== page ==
The music that Sona Jobarteh is making would lose its inner glow if she had to sing the same songs night after night, each time to a totally different audience with whom she is not familiar. You cannot fake intimacy. The recording process makes it possible to capture an intimate moment and create an artefact that can be played over and over again that will reflect some of the captured intimacy.

Nevertheless, the real issue with music and with other art forms as well, is not how to make an intimate piece of art, the problem is how to keep making intimate art. Without a bond with an empathetic audience, the continuous making of beautiful music is impossible. Or, as we used to say, you can’t keep producing hip music if all you keep playing to is square audiences.

Ultimately, the audience is more than a passive receptacle for art. The audience is actually a partner in the making of the music.

By now, I’m sure you are wondering what this audience tangent has to do with Sona Jobarteh. Well, Sona’s music requires us to uplift and expand ourselves, whether we are traditionalists living in a Gambian village or fresh young things rolling through urban metropolis such as London, Paris, Amsterdam, New York, Abidjan, Dakar, so forth and so on, regardless of who we are, to fully feel what Ms Jobarteh is offering we have to move a bit beyond what we are used to, what we already know.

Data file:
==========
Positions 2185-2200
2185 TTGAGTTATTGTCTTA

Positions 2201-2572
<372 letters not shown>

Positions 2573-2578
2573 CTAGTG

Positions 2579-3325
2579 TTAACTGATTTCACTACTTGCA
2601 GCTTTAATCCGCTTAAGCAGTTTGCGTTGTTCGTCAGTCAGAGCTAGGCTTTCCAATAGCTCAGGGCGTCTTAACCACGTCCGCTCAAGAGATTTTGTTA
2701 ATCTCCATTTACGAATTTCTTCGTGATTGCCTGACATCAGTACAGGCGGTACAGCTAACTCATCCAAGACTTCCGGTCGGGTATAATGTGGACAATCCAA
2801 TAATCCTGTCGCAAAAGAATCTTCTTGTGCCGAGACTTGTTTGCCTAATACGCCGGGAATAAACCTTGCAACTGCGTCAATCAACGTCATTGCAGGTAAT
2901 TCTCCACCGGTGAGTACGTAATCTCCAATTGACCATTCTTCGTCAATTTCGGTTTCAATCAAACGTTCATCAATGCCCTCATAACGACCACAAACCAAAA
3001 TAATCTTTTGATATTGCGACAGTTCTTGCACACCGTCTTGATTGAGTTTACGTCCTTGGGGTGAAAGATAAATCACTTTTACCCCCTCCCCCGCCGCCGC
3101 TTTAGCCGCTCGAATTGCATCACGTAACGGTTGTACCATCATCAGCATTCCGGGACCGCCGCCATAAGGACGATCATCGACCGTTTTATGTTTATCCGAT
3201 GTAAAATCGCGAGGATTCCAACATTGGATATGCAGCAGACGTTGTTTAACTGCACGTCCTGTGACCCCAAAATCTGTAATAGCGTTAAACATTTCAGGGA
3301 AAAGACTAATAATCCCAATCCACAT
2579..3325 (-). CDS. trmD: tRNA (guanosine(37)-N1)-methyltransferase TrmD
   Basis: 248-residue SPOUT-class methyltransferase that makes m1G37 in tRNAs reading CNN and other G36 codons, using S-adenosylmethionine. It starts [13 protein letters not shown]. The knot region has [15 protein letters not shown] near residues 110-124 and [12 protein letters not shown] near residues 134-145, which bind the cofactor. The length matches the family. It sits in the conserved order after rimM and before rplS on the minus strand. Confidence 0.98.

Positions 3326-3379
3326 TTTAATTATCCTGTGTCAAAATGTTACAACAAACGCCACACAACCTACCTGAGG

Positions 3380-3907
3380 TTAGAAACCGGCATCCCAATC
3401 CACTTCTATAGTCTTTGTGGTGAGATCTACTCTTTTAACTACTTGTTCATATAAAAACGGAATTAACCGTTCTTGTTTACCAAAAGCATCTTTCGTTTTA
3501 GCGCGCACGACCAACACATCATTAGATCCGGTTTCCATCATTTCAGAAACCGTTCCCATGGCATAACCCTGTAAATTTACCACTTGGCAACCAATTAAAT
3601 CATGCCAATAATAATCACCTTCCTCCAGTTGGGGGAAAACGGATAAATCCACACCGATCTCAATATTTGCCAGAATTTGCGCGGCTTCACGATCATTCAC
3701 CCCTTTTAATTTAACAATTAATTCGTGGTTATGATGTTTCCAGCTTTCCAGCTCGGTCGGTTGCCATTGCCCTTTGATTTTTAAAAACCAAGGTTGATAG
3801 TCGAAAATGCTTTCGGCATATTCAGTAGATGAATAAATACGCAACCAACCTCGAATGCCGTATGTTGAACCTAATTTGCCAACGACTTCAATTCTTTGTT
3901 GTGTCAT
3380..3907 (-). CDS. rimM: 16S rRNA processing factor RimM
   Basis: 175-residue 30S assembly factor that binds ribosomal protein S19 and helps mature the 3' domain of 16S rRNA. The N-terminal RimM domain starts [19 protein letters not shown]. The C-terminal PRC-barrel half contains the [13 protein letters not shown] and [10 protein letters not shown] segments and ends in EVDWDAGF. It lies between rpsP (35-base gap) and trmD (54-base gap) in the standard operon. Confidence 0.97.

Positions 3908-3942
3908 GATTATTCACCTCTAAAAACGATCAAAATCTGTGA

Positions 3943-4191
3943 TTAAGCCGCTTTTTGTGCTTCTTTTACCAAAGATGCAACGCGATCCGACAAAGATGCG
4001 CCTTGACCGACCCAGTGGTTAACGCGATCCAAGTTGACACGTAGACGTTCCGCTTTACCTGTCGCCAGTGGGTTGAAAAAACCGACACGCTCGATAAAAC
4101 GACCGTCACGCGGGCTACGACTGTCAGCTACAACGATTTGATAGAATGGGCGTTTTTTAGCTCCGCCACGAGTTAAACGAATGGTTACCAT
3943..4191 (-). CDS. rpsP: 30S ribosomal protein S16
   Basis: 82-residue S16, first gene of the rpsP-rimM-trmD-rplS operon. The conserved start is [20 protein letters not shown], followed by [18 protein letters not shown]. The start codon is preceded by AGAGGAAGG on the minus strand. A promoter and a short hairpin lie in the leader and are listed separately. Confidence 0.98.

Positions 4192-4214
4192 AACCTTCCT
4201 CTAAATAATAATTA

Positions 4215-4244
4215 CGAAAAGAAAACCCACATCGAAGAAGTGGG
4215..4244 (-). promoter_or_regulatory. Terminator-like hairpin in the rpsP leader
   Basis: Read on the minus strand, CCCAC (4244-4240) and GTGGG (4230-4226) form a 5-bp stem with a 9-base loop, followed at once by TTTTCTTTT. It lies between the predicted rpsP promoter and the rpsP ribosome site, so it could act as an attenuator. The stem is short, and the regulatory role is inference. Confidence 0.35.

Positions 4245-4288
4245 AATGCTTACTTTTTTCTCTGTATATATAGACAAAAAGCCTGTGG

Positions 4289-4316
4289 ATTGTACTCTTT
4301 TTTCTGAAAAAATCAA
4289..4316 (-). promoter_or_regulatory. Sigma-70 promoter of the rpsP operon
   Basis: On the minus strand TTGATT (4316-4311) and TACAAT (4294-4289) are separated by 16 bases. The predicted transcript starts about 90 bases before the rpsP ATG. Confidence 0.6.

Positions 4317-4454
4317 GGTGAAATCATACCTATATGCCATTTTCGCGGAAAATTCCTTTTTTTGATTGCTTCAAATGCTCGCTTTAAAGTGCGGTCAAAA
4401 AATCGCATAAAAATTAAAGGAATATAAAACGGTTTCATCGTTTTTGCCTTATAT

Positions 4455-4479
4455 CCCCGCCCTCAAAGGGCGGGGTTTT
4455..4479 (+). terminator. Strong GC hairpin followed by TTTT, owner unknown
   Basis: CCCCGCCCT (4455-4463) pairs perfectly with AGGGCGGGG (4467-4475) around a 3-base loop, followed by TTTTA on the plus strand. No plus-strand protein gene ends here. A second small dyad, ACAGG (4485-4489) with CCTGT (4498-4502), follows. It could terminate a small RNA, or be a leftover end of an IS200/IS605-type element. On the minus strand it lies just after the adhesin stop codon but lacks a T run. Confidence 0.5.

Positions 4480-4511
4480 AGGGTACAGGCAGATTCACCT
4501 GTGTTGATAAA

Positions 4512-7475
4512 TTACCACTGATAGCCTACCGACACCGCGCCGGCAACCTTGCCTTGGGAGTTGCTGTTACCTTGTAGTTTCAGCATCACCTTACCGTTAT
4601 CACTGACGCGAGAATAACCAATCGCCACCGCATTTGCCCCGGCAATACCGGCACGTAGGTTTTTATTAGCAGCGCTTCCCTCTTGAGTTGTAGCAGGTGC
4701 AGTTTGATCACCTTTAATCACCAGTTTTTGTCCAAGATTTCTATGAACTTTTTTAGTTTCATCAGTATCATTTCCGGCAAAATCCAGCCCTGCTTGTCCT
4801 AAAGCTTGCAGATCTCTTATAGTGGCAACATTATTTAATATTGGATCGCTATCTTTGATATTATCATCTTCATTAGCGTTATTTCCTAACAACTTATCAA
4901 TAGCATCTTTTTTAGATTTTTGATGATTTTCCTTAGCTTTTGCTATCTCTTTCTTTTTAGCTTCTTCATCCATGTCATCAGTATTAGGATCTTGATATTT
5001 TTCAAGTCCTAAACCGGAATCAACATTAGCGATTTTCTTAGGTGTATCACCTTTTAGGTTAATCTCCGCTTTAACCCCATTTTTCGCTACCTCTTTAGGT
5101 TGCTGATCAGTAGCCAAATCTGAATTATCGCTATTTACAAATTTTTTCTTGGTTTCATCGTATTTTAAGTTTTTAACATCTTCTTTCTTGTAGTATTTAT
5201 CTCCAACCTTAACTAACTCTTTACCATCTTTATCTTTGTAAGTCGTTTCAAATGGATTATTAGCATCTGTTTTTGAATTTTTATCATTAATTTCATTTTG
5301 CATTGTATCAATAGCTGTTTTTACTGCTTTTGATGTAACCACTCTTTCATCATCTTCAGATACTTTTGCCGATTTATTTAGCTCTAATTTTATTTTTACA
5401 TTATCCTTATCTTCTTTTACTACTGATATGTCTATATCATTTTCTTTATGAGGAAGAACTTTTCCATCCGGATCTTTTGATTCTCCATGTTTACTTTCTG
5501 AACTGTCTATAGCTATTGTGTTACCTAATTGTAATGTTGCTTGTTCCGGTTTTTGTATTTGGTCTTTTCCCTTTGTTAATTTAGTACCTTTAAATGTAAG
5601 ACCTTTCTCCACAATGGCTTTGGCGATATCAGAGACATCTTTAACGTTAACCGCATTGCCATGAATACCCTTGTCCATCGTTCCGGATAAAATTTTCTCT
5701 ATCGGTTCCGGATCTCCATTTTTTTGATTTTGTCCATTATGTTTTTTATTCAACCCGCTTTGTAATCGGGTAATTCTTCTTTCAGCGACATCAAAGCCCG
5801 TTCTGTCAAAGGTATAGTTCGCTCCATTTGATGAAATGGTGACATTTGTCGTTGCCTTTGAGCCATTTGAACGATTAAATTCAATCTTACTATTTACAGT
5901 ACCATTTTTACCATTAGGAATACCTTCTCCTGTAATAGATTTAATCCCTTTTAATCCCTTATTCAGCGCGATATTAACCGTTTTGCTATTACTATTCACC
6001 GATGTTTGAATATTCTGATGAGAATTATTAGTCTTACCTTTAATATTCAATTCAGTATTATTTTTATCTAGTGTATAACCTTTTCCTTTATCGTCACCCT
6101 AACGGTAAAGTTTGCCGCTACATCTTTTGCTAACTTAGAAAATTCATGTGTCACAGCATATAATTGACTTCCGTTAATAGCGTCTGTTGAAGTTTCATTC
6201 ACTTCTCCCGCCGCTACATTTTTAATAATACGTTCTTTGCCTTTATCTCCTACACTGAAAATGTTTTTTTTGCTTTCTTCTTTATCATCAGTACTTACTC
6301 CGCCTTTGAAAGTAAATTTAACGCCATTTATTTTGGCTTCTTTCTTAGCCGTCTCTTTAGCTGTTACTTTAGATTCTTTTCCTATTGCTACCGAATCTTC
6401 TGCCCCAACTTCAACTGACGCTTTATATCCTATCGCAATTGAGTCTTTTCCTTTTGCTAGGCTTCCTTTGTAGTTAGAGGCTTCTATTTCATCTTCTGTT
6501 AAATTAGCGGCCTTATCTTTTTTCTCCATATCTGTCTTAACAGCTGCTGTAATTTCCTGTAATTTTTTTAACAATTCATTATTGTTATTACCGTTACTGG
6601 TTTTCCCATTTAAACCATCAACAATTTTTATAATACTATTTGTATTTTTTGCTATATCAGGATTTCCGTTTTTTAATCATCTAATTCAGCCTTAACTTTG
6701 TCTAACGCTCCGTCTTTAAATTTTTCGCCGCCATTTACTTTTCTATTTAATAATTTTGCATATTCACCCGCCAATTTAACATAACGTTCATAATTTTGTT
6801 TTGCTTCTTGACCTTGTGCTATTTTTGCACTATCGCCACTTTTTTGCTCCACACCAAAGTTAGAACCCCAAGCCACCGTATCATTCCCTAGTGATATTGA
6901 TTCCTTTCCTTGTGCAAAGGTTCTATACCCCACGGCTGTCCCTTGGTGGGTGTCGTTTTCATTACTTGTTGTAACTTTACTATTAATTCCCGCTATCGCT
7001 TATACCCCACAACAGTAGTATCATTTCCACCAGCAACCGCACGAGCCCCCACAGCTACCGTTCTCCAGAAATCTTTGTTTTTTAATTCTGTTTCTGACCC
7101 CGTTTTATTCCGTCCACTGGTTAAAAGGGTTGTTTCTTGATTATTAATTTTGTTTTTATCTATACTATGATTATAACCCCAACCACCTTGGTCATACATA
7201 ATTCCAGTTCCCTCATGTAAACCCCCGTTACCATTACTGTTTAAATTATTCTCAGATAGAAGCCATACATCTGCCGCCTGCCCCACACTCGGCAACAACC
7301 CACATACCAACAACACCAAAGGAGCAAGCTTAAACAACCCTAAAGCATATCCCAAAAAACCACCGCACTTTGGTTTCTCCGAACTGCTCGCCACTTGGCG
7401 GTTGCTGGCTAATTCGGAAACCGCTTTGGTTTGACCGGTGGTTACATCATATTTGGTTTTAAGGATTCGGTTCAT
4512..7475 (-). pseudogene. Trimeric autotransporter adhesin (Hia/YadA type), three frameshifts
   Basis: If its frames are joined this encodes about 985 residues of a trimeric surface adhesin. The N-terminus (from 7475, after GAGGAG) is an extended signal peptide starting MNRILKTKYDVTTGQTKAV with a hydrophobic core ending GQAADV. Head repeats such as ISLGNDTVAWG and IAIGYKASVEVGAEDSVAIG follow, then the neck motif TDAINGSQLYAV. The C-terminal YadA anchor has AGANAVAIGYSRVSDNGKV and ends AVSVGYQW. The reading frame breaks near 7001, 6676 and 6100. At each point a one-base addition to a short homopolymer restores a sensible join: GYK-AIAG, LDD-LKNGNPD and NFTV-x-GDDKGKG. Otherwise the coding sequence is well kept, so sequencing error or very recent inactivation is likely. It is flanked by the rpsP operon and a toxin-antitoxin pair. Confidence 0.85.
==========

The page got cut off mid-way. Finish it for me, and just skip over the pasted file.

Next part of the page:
The brilliant surface beauty of this music is actually minor compared to its inner splendor. I cannot say for certain that Sona Jobarteh consciously set out to make a music that walks equally on two legs, a music that both embraces us and challenges us, a music that is simultaneously familiar and foreign; regardless of who we are there is something here for everyone to study, appreciate and be enriched by.

There is much more, but let us deal with that once we have a chance to see and hear the directions in which Sona Jobarteh takes her music. The whole of Africa, both continental and diaspora is struggling with the question of how to be both African and an integral part of the new world. This beautiful music offers us one wonderful response.

Fasiya Mixtape Playlist

fasiya mixtape cover 01.jpg 
Fasiya
01 “Musow” 
02 “Fatafina” 
03 “Mamaké” 
04 “Suma” 
05 “Fasiya”

fasiya mixtape cover 02.jpg
Afro Acoustic Soul
06 “Loving You…” 
07 “Love Like This”

fasiya mixtape cover 03.jpg 
Motherland
08 “Taama”
09 “Hizab”

Kalamu ya Salaam is a writer and filmmaker from New Orleans. He is also the founder of Nommo Literary Society - a Black writers’ workshop.